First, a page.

Can Guinea Pigs Have Edamame

Can Guinea Pigs Have Edamame?

Edamame are immature soybeans, still packed within their pods. A common feature of Japanese cuisine, they’re a great, healthy finger food for humans.

But can guinea pigs have edamame, and is it safe for them? Read on to find out!

Can Guinea Pigs Eat Edamame?

Yes, guinea pigs can eat edamame, but only in moderation. Edamame also has to be cooked to be safe for them. Also, preparation must be carefully done, as raw edamame is toxic to guinea pigs.

Nutritional Information For Edamame 

One serving of edamame for a guinea pig is a single pod of edamame, which yields about 3 or 4 individual beans, or approximately 2 grams of the food.

The FoodData Central of the US Department of Agriculture lists the following nutritional information for one cooked edamame pod:

  • Energy: 2.8 kcal
  • Water: 1.42 g
  • Carbohydrates: 0.173 g
  • Protein: 0.23 g
  • Fat: 0.151 g
  • Fiber: 0.1 g
  • Potassium: 8.44 mg
  • Phosphorus: 3.28 mg
  • Sodium: 2.56 mg
  • Calcium: 1.22 mg
  • Magnesium: 1.24 mg
  • Lutein and zeaxanthin: 31.4 µg
  • Folate: 5.72 µg
  • Beta carotene: 3.48 µg
  • Vitamin K: 0.564 µg

Benefits Guinea Pigs Can Gain From Eating Edamame 

1.   High Protein

Edamame is a great source of protein, especially considering that it’s a plant food. It’s packed with essential amino acids. In fact, it has all of them!

This is a great way for a guinea pig to get its fill of these protein components, which helps the health of its organs, tissues, muscles, and general bodily function.

2.   High Vitamin Content

Edamame has a lot of vitamins and minerals, especially vitamin K and folate.

These are important for various functions and health factors in a guinea pig’s body, including its eyesight, immunity, and heart health.

3.   High Fiber

Fiber is important for digestive health, and there’s a good amount of that in edamame. This, in moderation, can aid in regulating a guinea pig’s bowel movements.

Potential Dangers Of Feeding Edamame To Your Guinea Pig 

The biggest danger from edamame is lectin, which is a glycoprotein present in the bean. Raw edamame has an exorbitant amount of lectin, and that toxin is dangerous to guinea pigs.

It’s even dangerous to humans, though, of course, guinea pigs have a much lower tolerance for it.

When consuming lectin, guinea pigs will experience diarrhea, nausea, and vomiting two hours after consumption. This can make them very sick and, in excess, can lead to death.

This is why cooking edamame thoroughly is important before feeding any to a guinea pig.

Another common danger of edamame for guinea pigs is the same negative effect of any new food fed in excess: a guinea pig’s digestive system may be unable to handle it at first.

This is why feeding in moderation and gradually is so important.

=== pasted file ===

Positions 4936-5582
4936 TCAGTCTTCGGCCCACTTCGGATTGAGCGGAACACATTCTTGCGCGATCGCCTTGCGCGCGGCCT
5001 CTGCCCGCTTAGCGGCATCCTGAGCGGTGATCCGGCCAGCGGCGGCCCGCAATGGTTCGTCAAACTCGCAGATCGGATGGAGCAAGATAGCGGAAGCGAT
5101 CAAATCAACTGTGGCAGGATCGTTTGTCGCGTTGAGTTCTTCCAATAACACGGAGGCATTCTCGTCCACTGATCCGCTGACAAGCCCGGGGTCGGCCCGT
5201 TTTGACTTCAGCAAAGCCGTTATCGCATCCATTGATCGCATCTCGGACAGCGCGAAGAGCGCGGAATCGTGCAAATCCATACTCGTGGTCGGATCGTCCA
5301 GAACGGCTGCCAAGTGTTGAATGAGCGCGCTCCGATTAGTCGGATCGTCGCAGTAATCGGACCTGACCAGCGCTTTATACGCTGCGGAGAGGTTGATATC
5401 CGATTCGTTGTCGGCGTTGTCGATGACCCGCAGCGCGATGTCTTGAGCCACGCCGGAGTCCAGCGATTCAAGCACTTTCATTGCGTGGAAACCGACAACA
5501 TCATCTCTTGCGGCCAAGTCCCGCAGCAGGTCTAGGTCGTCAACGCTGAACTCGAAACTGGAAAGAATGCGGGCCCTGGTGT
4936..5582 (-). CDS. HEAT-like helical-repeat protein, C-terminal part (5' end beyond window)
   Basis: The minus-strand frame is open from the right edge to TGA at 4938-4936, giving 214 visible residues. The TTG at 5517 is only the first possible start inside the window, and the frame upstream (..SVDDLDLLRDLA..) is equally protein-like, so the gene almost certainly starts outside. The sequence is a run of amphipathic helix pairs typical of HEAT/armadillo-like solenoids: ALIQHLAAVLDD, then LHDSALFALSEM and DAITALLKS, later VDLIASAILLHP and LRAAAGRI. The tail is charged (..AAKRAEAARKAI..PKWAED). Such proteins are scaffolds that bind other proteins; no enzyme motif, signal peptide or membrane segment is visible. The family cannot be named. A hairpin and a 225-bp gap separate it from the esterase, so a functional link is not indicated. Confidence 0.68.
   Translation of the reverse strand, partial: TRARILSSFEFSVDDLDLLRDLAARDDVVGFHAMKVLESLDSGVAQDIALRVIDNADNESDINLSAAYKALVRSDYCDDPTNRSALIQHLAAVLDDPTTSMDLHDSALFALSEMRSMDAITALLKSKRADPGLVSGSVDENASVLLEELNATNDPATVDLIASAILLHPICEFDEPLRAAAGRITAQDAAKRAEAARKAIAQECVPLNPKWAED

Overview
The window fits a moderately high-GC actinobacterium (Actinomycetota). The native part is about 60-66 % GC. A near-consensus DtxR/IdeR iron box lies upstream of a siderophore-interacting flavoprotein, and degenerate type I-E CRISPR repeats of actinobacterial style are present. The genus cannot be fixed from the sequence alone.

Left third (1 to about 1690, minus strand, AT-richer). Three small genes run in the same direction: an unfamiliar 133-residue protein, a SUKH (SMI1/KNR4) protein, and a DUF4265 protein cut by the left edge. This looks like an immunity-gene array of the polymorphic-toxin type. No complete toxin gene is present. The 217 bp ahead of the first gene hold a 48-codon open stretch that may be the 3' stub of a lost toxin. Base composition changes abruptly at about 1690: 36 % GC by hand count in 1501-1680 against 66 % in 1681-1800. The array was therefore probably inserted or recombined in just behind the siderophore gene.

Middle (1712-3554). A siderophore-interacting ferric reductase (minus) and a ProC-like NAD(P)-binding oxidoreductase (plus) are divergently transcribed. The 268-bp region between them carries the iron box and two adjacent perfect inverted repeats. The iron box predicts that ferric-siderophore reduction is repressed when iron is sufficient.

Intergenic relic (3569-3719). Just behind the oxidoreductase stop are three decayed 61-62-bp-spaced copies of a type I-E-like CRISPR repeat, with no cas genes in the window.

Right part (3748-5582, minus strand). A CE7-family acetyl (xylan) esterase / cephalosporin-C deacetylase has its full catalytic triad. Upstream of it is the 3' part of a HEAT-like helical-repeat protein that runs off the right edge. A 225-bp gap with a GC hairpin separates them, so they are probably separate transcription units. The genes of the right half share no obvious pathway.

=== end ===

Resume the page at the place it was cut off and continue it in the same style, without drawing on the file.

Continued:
How Often Can You Feed Edamame To Your Guinea Pig?

Edamame should be fed in moderation. When calculating nutrition and diet needs, it counts as a vegetable and should fit within a guinea pig’s dietary vegetable allowance.

Juvenile guinea pigs should not be fed edamame; wait until your pet is at an adult age!

Due to the contents of edamame, these beans should be rare treats. Only feed one pod, or three or four beans, of edamame to your guinea pig when you feed it.

As already mentioned, you should not feed this food frequently.  Guinea pigs should only eat edamame about once or twice a month.

In addition, be sure to introduce edamame gradually into your guinea pig’s diet. Serve just one bean first and watch for any signs of sickness or digestive upset.

If your guinea pig reacts well, feed two beans next time, then eventually three, and finally four.

Safest Way To Feed Edamame To Your Guinea Pig

The safest way to give your guinea pig edamame is by cooking the edamame first.

Guinea pigs should never be given raw edamame, as there is too much toxic lectin in the raw beans. In addition, edamame should be cooked without salt or any added flavor to avoid causing digestive issues or sickness to guinea pigs. 

It’s recommended that you don’t use frozen edamame either. Although you will cook the edamame regardless before serving it, most frozen edamame is pre-salted.

While guinea pigs can eat a little bit of salt, it’s best not to feed them more salt than is strictly a part of a fresh diet. Opt for fresh edamame so you can control what you add to it.

Once you’re done cooking your edamame without any salt or additives for your guinea pig, simply remove the beans from their shell and serve them whole to your pet. If you’re worried about potential choking hazards, you can cut up the edamame first.

You can simply give edamame to a guinea pig as a treat with meals, but it’s also acceptable to mix a safe amount of the beans with pellets or hay. This provides a nice nutritional boost to your guinea pig’s fodder and keeps things interesting for them.

Some guinea pig owners feed their guinea pigs edamame shells, but it’s not recommended to do so. The shells don’t contain anything that’s toxic to guinea pigs, but they’re quite hard and tough and may be hard to chew on. This poses a choking hazard to guinea pigs. 

In short, the best way to feed edamame to your guinea pig is to cook the pod without salt, then remove the beans and serve them either whole or chopped.

Edamame should be bright green when served to ensure full, thorough cooking.


Edamame can be a great occasional snack for guinea pigs, fed as a vegetable treat a couple of times a month. Just make sure that you thoroughly cook the edamame before giving it to your guinea pig!